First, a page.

Networks: The (Very) Basics

Net What?! Computer Networks ExplainedComputer Networks


“The Network”. Did you feel a pang of fear when you read that? We get it — even the word sounds intimidating, which may be why so many people feel lost when it comes to what networks really are.

We’re going to take a big picture look, starting with the basics of computer networking, so that the next time someone talks about IT networking, you feel connected (hint hint) to what’s going on.

What is a Network?

When someone talks about your network, they’re talking about the computers, servers, mainframes, network devices, etc that are connected to each other in some way so that they can share resources. Think: In your office, you probably have multiple computers that can print from the same printer, that can access the same server, and that are connected to the same internet router — because all of those devices can communicate with each other, they’re on the same “network”. To make that communication possible, cables, telephone lines, satellites, etc. are used. Networking then, is the process of linking systems and devices so that they are able to talk to each other.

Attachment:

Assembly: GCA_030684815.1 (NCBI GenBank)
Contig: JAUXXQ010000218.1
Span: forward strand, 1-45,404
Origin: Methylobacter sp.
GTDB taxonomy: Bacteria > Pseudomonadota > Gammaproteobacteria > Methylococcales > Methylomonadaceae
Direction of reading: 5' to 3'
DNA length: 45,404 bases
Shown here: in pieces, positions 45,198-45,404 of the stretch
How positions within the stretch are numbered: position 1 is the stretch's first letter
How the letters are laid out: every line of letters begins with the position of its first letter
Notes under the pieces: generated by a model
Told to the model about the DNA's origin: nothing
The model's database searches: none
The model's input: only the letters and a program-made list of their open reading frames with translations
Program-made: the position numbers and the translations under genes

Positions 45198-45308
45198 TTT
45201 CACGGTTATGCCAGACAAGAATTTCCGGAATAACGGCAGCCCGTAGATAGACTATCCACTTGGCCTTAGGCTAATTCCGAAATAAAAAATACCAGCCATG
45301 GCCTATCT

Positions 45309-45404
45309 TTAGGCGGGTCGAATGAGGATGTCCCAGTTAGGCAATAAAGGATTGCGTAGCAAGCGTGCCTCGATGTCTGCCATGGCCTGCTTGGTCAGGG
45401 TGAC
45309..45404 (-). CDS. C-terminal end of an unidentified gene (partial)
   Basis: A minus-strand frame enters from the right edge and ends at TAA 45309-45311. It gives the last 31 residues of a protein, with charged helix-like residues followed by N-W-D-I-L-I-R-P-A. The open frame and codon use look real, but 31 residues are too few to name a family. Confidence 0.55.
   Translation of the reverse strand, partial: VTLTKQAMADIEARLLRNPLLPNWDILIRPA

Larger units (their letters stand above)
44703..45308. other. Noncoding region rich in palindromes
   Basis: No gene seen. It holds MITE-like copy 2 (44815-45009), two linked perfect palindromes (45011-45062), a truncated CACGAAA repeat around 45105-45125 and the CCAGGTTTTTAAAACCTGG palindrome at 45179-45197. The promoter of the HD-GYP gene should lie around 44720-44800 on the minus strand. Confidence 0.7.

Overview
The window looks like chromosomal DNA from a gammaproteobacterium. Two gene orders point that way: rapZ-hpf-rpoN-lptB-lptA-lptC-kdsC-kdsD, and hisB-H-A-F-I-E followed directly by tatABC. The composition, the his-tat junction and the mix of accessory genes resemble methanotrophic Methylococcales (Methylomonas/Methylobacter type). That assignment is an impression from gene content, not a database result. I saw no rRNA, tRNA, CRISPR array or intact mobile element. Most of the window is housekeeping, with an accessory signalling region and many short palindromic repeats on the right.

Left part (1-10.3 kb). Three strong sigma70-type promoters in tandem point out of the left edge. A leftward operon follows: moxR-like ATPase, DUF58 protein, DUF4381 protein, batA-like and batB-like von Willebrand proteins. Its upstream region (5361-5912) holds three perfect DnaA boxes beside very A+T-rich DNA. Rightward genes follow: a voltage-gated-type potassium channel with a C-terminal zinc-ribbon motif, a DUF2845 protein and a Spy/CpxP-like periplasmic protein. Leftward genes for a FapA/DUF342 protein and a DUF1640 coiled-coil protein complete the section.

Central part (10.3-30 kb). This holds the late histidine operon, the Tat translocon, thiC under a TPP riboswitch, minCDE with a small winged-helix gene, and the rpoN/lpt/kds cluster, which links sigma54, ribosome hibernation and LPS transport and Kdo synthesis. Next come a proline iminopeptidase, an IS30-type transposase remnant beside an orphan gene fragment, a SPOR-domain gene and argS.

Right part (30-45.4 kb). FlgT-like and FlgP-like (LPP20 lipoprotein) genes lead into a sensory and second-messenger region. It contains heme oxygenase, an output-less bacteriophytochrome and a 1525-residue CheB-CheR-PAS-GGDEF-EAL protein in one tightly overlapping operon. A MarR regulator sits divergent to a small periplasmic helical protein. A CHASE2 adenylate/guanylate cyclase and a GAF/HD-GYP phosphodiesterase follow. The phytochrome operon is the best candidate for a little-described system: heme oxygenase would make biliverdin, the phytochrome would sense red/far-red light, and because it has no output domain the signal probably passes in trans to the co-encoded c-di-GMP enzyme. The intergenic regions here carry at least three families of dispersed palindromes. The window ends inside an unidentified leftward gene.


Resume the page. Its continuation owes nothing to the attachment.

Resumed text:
Generally, there are two types of networks – and chances are that you’ve heard of them before without even realizing it:

LAN – Local Area Network

LAN is a kind of network that is generally pretty small and is typically limited to a certain area (think: your office, your home, your school, etc.). In a LAN, servers are usually set up to host and relay services to workstations, making it easy for lots of different users to get access to data from a centralized location. Computers (or workstations) may connect to the server by cables or by using wireless access points, which act as bridges between computers and networks.

WAN – Wide Area Network

Wide Area Networks, on the other hand, are used in really large areas — think cities, states or countries. Often times, companies use WANs to enable data exchange between offices in multiple cities or even between offices in different countries. WANs can link two LANs, enabling communication between the two.